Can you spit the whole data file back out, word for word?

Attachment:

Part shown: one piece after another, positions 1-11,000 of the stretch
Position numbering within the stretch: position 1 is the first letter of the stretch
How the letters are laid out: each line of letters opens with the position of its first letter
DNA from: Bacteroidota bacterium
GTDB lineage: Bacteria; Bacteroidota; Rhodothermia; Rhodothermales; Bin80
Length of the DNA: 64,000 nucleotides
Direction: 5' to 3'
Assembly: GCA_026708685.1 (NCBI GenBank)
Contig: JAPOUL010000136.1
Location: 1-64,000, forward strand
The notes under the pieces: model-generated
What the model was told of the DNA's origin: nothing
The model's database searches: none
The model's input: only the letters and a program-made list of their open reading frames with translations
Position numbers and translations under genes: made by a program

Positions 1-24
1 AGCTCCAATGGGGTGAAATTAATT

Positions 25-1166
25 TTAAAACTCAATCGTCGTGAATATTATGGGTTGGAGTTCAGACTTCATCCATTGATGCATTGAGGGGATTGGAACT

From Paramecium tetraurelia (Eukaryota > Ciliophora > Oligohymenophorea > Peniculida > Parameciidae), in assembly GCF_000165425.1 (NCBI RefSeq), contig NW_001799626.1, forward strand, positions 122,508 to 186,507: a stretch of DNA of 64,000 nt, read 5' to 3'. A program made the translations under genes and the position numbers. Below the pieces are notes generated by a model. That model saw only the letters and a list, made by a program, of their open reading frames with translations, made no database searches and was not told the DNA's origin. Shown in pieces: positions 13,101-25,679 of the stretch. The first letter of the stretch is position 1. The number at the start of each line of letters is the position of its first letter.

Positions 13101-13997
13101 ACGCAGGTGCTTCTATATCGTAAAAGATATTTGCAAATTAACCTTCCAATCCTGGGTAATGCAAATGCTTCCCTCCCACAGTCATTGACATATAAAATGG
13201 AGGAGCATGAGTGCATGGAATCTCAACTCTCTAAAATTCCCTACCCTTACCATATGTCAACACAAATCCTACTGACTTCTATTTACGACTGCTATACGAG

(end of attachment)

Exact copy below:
Part shown: one piece after another, positions 1-11,000 of the stretch
Position numbering within the stretch: position 1 is the first letter of the stretch
How the letters are laid out: each line of letters opens with the position of its first letter
DNA from: Bacteroidota bacterium
GTDB lineage: Bacteria; Bacteroidota; Rhodothermia; Rhodothermales; Bin80
Length of the DNA: 64,000 nucleotides
Direction: 5' to 3'
Assembly: GCA_026708685.1 (NCBI GenBank)
Contig: JAPOUL010000136.1
Location: 1-64,000, forward strand
The notes under the pieces: model-generated
What the model was told of the DNA's origin: nothing
The model's database searches: none
The model's input: only the letters and a program-made list of their open reading frames with translations
Position numbers and translations under genes: made by a program

Positions 1-24
1 AGCTCCAATGGGGTGAAATTAATT

Positions 25-1166
25 TTAAAACTCAATCGTCGTGAATATTATGGGTTGGAGTTCAGACTTCATCCATTGATGCATTGAGGGGATTGGAACT

From Paramecium tetraurelia (Eukaryota > Ciliophora > Oligohymenophorea > Peniculida > Parameciidae), in assembly GCF_000165425.1 (NCBI RefSeq), contig NW_001799626.1, forward strand, positions 122,508 to 186,507: a stretch of DNA of 64,000 nt, read 5' to 3'. A program made the translations under genes and the position numbers. Below the pieces are notes generated by a model. That model saw only the letters and a list, made by a program, of their open reading frames with translations, made no database searches and was not told the DNA's origin. Shown in pieces: positions 13,101-25,679 of the stretch. The first letter of the stretch is position 1. The number at the start of each line of letters is the position of its first letter.

Positions 13101-13997
13101 ACGCAGGTGCTTCTATATCGTAAAAGATATTTGCAAATTAACCTTCCAATCCTGGGTAATGCAAATGCTTCCCTCCCACAGTCATTGACATATAAAATGG
13201 AGGAGCATGAGTGCATGGAATCTCAACTCTCTAAAATTCCCTACCCTTACCATATGTCAACACAAATCCTACTGACTTCTATTTACGACTGCTATACGAG